An addendum to the “Damascene Ontological Argument”

I recently explored the Cosmological Argument of St. John of Damascus (or what I would now call the “Damascene Ontological Argument”) and have realized something in the argument that needs clarification, namely, how could God remain unchanged in light of the Incarnation? (Much thanks to my friend Vic and commenter CK for bringing this problem up)

My first proposition looks like this:

(1) All things are either created or uncreated
(1a) If they are created then they are changeable
(1b) If they are uncreated then they are unchangeable

For God to be eternal, this means that He must be unchangeable, but how can this be so in light of the Incarnation? Wouldn’t this indicate “change”?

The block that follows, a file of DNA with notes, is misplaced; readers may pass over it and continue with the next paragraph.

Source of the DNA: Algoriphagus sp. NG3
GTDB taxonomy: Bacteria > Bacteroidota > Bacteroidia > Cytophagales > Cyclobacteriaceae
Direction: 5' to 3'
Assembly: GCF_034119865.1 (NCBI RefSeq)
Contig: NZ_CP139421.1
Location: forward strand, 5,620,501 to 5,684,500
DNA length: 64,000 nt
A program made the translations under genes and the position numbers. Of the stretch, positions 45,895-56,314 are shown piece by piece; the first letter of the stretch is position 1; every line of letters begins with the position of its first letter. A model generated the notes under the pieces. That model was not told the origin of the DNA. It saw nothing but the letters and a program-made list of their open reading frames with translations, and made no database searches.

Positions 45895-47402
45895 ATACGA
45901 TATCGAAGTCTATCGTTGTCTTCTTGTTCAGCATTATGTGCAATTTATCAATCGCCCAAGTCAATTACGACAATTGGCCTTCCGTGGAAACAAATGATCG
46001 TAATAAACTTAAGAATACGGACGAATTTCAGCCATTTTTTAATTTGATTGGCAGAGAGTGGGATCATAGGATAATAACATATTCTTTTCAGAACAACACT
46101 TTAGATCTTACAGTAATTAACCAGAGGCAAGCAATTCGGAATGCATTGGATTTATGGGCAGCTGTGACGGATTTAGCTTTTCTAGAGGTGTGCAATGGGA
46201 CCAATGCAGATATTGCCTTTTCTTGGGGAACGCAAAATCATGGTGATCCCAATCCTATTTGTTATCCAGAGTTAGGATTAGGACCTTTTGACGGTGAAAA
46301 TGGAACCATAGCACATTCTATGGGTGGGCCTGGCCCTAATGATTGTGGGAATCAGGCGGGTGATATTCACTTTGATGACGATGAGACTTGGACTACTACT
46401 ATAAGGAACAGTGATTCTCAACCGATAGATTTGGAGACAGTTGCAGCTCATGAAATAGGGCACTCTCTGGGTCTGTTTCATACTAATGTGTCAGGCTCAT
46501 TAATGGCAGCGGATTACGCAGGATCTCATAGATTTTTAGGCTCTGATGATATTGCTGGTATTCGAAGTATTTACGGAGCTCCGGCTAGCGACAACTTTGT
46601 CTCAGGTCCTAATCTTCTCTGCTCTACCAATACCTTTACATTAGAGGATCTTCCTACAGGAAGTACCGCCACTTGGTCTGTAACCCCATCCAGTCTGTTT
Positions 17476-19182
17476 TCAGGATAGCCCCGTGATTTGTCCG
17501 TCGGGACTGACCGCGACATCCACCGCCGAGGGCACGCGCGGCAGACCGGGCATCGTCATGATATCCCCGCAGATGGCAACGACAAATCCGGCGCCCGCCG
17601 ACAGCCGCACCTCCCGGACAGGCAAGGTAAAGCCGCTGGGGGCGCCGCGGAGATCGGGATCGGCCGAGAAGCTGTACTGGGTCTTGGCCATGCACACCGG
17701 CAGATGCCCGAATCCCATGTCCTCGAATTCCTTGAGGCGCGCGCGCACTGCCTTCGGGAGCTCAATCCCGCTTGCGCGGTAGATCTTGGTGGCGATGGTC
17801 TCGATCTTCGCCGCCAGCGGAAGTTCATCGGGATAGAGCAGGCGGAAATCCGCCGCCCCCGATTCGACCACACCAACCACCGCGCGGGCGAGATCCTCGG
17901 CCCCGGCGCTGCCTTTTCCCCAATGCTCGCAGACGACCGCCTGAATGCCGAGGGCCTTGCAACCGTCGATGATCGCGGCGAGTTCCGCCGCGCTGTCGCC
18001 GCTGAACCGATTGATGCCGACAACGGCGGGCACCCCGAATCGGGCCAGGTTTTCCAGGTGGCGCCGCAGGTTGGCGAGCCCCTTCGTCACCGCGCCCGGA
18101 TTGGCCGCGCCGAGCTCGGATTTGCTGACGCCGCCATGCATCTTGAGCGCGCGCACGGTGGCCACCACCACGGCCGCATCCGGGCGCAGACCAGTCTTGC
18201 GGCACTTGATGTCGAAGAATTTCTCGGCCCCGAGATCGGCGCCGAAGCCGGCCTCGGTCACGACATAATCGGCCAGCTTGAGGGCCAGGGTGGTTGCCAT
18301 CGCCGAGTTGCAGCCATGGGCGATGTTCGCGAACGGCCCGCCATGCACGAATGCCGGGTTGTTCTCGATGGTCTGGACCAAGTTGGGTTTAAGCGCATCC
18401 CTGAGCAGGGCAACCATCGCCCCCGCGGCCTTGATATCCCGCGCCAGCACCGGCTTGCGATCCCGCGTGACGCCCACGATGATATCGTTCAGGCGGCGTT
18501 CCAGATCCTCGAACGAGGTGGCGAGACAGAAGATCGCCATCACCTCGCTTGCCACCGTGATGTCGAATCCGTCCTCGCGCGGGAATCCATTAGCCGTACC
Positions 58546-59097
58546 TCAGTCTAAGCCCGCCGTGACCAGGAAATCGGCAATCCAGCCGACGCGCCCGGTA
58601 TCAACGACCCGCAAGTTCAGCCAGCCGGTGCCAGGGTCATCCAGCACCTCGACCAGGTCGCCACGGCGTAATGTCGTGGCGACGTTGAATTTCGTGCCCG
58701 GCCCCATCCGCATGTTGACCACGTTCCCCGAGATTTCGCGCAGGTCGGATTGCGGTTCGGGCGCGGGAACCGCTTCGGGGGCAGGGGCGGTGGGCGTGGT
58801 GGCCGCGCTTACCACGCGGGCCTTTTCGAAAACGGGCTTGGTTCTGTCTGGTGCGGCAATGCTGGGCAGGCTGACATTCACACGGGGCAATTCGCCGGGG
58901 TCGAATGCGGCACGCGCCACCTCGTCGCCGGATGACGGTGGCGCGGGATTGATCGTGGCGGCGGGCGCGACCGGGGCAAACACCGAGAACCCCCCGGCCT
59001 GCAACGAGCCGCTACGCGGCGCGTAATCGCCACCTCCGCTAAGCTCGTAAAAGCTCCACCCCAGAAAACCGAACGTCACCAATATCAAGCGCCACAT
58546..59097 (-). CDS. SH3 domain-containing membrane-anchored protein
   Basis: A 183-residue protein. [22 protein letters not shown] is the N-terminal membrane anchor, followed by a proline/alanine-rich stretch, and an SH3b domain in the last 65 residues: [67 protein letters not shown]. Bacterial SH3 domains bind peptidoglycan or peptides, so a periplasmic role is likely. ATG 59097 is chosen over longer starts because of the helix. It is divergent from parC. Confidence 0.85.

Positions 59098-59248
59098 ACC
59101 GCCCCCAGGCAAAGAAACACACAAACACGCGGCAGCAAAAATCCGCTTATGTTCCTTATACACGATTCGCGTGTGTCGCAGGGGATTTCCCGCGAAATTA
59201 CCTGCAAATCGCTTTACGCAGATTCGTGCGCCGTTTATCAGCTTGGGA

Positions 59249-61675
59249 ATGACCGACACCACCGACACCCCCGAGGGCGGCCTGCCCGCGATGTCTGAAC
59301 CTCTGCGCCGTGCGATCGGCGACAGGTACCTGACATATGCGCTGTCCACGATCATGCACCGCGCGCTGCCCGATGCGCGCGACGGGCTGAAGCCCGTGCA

St. John sheds light on what he means by “change” when he argues that an angel or human can “change” by doing something moral or immoral. A human can have another human, thus increasing the quantity of humans, indicating a change. A human also changes physically. Thus, humans change. Christ, who is God, was also a human. The question then becomes, how could Christ be both man and God, but not change? If Christ didn’t change, then He isn’t human. If He did change, then He isn’t God.

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